From Tudor moated mansion to city farm, the story of Worcester House - found by archaeologists at Stepney Green - is a piece of East End history
The late medieval and Tudor moated mansion in the London borough of Tower Hamlets was variously called King John’s Palace, King John’s Court, Worcester House and (possibly) John Fenne’s Great Place.
One of a number of medieval and later mansions between Whitechapel and Stepney, it revealed a large ditch or outer moat and a second, much broader moat, creating an “island” containing a courtyard mansion.
Unsurprisingly, the people who lived here seem to have lived a swish lifestyle. A wooden ball would have seen use for bowls or skittles.
A goblet was made with clear and cobalt-blue glass and gold foil, suspiciously similar to those made by the elite Italian glassmakers of Murano, was the sort of thing business leaders might have swapped as diplomatic gifts.
Wide-toed shoes with decorative slits would have belonged to the men of the new national merchant class, one of whom was an aristocrat, the 1st Baron Darcy of Darcy, Privy Councillor and Knight of the Garter.
He was executed for his part in the Pilgrimage of Grace – a rebellion against Henry VIII in 1536.
Cooking and storage vessels and tableware, found in the moat which was demolished or filled in more than 300 years ago, were accompanied by facon de venise fine glass vessels.
Their dates suggest these might have been around when the mansion was owned by Henry Somerset, the 1st Marquis of Worcester, from whom the property was seized in 1645, during the Commonwealth period.
Maurice Thompson, a Puritan and wealthy colonial merchant, owned the main house during the later 1640s and 1650s, although by 1663 he’d leased it to Matthew Mead, a radical Nonconformist minister and the second pastor of the Stepney Meeting, which the estate was transferred to during the 1670s.
No remains of the 17th century meeting house, built in the grounds to the south of Worcester House, have ever been found.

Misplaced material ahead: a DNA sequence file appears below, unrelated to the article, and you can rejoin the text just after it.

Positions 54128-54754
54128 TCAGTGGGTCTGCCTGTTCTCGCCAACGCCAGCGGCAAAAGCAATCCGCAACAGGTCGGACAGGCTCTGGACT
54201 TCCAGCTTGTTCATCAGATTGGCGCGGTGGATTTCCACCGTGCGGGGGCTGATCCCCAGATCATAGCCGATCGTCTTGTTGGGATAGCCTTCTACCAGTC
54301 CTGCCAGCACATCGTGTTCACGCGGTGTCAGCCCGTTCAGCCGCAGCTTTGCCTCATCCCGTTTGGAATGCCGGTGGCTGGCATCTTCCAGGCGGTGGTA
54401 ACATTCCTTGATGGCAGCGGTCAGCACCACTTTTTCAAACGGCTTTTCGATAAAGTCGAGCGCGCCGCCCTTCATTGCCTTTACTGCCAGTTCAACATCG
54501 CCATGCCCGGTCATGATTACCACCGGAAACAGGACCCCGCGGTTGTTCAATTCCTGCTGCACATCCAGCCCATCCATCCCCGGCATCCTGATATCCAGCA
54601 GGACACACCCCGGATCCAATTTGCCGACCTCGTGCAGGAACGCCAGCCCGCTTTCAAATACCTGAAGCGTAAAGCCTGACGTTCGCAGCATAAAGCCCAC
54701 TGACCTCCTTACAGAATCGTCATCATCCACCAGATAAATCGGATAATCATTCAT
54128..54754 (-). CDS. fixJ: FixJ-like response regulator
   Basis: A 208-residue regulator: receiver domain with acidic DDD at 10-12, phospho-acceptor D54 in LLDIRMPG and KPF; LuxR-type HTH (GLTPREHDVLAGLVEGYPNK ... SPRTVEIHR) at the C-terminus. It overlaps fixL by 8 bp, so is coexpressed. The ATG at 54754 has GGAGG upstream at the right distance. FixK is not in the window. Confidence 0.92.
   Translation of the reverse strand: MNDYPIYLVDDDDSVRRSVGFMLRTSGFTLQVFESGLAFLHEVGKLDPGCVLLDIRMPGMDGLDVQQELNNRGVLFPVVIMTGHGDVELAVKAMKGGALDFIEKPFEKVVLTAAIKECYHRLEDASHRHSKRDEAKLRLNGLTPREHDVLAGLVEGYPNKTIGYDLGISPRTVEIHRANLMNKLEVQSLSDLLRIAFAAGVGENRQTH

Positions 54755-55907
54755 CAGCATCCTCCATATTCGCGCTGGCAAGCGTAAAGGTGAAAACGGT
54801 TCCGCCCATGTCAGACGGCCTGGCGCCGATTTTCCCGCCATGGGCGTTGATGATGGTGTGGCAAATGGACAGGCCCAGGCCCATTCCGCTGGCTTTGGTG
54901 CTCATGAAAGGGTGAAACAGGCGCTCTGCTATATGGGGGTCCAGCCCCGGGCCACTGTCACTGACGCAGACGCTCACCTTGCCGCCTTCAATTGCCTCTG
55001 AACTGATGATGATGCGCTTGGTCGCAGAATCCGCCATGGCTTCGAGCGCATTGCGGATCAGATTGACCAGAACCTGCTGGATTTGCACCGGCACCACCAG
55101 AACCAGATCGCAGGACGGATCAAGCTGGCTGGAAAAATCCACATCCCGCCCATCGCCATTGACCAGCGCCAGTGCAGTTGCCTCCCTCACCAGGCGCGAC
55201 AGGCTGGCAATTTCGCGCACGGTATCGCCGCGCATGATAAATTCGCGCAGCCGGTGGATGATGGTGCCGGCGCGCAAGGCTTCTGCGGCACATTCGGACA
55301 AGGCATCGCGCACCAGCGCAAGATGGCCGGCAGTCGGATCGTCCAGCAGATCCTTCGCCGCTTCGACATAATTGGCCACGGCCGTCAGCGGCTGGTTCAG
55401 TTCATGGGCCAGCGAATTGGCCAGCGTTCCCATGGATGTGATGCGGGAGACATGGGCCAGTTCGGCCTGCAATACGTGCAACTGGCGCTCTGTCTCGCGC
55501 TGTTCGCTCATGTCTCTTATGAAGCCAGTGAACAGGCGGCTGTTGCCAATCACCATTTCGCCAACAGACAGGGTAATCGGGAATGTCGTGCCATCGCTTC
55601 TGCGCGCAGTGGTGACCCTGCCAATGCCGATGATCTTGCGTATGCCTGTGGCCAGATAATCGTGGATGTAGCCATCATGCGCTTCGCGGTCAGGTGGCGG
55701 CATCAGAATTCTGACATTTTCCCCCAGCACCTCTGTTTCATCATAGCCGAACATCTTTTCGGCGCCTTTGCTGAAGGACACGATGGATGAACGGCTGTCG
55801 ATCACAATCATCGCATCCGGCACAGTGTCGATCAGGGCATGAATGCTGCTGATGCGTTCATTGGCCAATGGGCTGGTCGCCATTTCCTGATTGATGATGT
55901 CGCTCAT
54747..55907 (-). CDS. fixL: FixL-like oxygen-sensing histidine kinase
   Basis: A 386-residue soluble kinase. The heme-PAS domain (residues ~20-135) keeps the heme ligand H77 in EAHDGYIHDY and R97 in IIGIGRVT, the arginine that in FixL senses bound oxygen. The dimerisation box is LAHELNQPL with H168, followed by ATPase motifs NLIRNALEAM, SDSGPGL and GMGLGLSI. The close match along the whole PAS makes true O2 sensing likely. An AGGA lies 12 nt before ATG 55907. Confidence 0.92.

During the early 19th century the place was converted to a Baptist college, giving rise to a new Congregational church, constructed in 1841 to replace the earlier meeting house.
Several 19th century cesspits and 19th and early 20th century houses and small factories were excavated.
They’d been totally destroyed by bombing campaigns during World War Two.
Stepney is part of a low-lying area of marshland on a river terrace above the Thames flood plain.
The earliest remains from the area, dating from the Late Bronze Age to the Early Iron Age, came from excavations on Stepney High Street during the 1970s, when fragments of a hook-rimmed and a shouldered jar were found in the shallow base of a pit.
Brickmaking in Stepney has a long history. The accounts of the episcopal manor show that, between 1462 and 1463, the bishop received £12 2s 10d for the rents of brickfields.
Manufacturers could outbid rivals who wanted the land for architecture.
Each master of the house during the 15th and 16th centuries would have commandeered servants, footmen, grooms and apprentices wearing their uniform across two or three similar residencies.
A Shakespearean playhouse was built at the Red Lion for the summer of 1567, between Stepney village and the city.
The finds from the cesspit fills – black pepper from the Indian subcontinent, pumpkin or marrow from the Americas but cultivated locally from Tudor times – allude to the remote reach of emergent capitalism.
Small numbers of hops show the blessedly increasing prevalence of all-conquering beer.
Small beer, which was low in alcohol, accompanied meals and snacks. Stronger “old ales” were drunk on social occasions.
What people drank from depended on status: glass beakers were a level above the multi-handled mugs passed around ale houses and dinner tables, although they didn’t compare to the fine glass vessels of posh dining and gifts.
The people who lived at Worcester House had a varied diet. Fruit stones and pips came from figs, plums, cherries and apples.
Bits of walnut and hazelnut shell, the remains of marrow and pumpkin and plenty of black mustard and pepper were also found, some of which could have been grown in orchards and gardens surrounding the house.
Pumpkins were being sold in London’s street markets by the end of the 16th century.
They were eaten stuffed and baked or made into pies, used to bulk up bread or eaten boiled and buttered.
Plants such as marigold, rose and violet would have been valuable in a garden of this period for their attractive flowers and medicinal uses.
The aromatic leaves and bright orange flowers of marigolds were used as a flavouring, a vegetable dye in cheese and butter making and in herb teas.
There are no house numbers in the 1841 census, but ten years later number 10 Garden Street was occupied by a 55-year-old carpenter born in Surrey, his teenage son, his daughter – a labourer and seamstress – and a possible lodger named Elizabeth, a 30-year-old married Scottish schoolmistress.
Twenty-seven clay tobacco pipe bowls, as well as lots of smoking paraphernalia, were recovered.
Two of the pipes were heavily smoked, bearing the tree ostrich feathres of the Prince of Wales. They were probably made for a pub called The Feathers or The Prince of Wales.
© Faith Vardy
- The book, Stepney Green: moated manor house to City Farm, is available now from Museum of London Archaeology.
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